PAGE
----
CNBC Anchors and Reporters

Natalie Erlich

Natalie Erlich

Natalie Erlich reports on Latin American markets for CNBC.com. She has also covered other emerging markets, such as China, and interviewed CEOs and Chinese officials at the NYSE. Prior to CNBC, she covered the London bombings and Supreme Court for NBC's Investigative Unit in Washington, D.C.

While earning her master's degree at Columbia University, Erlich reported on Lehman Brothers and contributed to investigations of Bernard Madoff's accountant. As an undergraduate at UC Berkeley, she lived in Brazil and Spain, and learned Portuguese and Spanish . Her travels have taken her to Panama, Argentina, Hungary, Russia and Israel.


  • The Dow Jones Industrial Average hit 38 new highs since last October, and with those spikes, many investors fear another correction is coming. Standard & Poor’s Chief Technical Strategist Mark Arbeter told “Squawk on the Street” that all the worry is actually good for Wall Street.

  • Chiquita Brands has a new packaging twist for its bananas, and the produce company is betting you’ll buy single bananas at candy-bar prices, at your local convenience store. Greg Bauer, vice president of GEN3 -- Chiquita's partner in the packaging venture -- revealed secrets behind the new version of nature's treat, on "Power Lunch."

  • Nearly half the world’s population subsists on $2 per day, according to the World Bank. But Professor Jeffrey Sachs, director of the Earth Institute at Columbia University, has a quick fix solution: He told “Street Signs” that small donations from the world’s richest would do more to end poverty than all the combined governmental aid -- which is falling short. ... “We have about a thousand people who have about three and a half trillion among them on the Forbes [billionaires] list,” Sachs said....

  • WalMart

    The Wall Street Journal reported that a Wal-Mart employee was fired for recording phone calls with a New York Times reporter last month. And now, the man claims he was part of a more elaborate corporate espionage scheme. Labor and privacy experts joined “Street Signs” to analyze the case. David Garland, co-chair of the employment and labor group at Sills Cummis, explained to CNBC's Erin Burnett that at times, employees will go too far when snooping for the company...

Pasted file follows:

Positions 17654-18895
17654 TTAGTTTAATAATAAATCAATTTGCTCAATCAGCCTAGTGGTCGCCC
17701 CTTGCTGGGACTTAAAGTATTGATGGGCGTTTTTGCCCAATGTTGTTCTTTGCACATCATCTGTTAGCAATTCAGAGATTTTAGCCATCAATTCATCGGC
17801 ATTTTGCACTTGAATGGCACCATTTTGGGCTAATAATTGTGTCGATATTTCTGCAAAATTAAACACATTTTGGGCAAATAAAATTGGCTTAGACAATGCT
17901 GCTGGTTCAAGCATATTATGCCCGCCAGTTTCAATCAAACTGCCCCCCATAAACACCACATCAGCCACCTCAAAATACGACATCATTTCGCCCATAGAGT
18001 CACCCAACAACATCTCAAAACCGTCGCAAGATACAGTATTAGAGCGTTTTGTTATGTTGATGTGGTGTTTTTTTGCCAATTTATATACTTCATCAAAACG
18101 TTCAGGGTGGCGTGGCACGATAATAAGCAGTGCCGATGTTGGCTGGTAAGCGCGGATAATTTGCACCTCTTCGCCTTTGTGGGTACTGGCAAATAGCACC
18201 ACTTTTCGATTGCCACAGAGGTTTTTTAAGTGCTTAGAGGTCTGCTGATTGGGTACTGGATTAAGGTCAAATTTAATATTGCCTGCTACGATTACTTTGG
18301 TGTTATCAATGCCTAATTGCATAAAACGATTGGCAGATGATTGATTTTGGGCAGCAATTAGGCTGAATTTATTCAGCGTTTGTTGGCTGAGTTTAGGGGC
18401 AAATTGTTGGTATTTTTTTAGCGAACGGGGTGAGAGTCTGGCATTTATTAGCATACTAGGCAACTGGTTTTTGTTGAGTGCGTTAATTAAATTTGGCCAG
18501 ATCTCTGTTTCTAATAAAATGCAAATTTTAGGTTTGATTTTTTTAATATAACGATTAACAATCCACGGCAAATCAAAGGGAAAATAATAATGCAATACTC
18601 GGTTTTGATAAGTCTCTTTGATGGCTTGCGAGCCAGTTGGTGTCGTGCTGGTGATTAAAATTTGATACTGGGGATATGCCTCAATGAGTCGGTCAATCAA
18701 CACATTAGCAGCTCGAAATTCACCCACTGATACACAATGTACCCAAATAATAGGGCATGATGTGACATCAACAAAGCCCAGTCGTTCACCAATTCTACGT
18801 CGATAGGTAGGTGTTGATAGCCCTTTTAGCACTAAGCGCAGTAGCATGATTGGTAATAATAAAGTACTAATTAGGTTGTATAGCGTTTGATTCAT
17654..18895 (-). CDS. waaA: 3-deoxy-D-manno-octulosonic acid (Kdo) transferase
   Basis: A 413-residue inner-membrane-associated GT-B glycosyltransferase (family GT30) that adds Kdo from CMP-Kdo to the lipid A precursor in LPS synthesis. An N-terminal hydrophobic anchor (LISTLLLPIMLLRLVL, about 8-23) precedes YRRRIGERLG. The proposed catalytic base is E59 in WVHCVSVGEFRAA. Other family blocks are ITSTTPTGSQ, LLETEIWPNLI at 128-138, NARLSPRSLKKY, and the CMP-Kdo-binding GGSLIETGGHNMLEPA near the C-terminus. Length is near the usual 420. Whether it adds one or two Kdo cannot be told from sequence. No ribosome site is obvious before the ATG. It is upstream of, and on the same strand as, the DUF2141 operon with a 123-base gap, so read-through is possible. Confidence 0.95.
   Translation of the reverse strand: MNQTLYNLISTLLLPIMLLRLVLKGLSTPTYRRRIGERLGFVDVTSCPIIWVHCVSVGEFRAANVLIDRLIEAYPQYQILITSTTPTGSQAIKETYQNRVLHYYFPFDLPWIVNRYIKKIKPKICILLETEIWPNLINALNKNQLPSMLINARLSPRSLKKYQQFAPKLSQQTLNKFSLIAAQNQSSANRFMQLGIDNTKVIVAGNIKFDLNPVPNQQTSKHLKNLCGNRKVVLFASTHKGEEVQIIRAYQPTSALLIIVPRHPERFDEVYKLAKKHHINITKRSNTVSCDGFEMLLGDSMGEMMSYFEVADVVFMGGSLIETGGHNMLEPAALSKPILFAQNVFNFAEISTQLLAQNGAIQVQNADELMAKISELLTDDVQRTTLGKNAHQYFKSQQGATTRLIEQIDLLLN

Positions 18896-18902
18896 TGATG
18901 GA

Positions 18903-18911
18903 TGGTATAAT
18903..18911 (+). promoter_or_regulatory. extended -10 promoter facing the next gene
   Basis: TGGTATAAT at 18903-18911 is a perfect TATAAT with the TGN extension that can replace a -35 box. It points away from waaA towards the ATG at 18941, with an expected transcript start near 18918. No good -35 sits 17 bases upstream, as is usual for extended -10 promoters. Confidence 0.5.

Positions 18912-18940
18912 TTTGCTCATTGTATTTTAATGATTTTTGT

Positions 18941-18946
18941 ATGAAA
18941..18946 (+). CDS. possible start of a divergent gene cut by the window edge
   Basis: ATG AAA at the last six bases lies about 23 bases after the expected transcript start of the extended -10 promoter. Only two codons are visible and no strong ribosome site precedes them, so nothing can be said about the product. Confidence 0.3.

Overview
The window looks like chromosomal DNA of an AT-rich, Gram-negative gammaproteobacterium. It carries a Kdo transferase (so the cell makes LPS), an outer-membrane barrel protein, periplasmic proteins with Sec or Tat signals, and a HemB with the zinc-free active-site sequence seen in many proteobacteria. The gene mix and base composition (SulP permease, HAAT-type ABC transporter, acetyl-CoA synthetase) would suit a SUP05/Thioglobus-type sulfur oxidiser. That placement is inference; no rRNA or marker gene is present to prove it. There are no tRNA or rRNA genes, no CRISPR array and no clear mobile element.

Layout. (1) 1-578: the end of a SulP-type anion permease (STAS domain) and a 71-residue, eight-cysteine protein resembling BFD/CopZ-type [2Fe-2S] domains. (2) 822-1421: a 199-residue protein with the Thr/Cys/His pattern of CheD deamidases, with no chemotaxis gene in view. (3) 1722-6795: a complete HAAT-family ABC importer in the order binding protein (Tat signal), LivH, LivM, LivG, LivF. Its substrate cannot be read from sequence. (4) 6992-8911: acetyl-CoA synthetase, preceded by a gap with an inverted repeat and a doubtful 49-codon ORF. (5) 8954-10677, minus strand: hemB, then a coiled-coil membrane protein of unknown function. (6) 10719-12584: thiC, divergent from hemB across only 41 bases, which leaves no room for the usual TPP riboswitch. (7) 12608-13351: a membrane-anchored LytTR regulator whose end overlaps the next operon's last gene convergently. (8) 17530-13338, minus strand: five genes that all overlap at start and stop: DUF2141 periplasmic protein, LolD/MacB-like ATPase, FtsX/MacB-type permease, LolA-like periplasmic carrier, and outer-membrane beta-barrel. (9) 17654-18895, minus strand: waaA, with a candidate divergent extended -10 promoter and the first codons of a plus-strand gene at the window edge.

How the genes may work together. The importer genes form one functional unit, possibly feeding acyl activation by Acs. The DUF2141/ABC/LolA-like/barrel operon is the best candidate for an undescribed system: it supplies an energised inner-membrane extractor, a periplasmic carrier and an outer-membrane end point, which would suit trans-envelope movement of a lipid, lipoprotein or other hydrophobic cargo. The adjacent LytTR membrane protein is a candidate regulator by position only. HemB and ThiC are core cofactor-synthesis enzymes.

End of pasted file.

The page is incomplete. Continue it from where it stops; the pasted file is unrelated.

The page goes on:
• As the Supreme Court set the stage for stricter environmental regulation this week, energy giant Dynegy bought out LS Power Group for $4 billion. The company’s Chairman and CEO Bruce Williamson shared insights on “Closing Bell.”

  • The Ford HySeries Edge is the first car to run on both electricity and hydrogen. While its lithium battery generates electricity, the fuel cell extends the vehicle’s range to hundreds of miles. Ford Motors' manager of fuel-cell engineering, Mujeeb Ijaz, explained how it works on “Morning Call.”

  • Small caps have outperformed their larger counterparts for several years now: the S&P SmallCap Index returned 45% in the last three years -- that’s almost double the S&P 500’s 26% gain. Will the run last through 2007?

  • Paul Krugman

    Beazer Homes, the nation’s sixth-largest homebuilder, is the subject of an investigation by the FBI and IRS, among other government organizations. Problems surfaced after The Charlotte Observer newspaper reported an unusually high number of foreclosures in one Beazer community.

  • As Americans approach their golden years, many claim they have yet to see a dime from their health insurance providers. In fact, many say they’ve only received excuses about why insurers won’t pay up. The question may be why.

  • Can NBC Universal and News Corp's new online video network compete against Youtube? James McQuivey, an analyst at Forrester Research, told “Closing Bell” that the site won’t outdo Google’s YouTube in the near future. “They’re competing with tomorrow’s YouTube,” he said.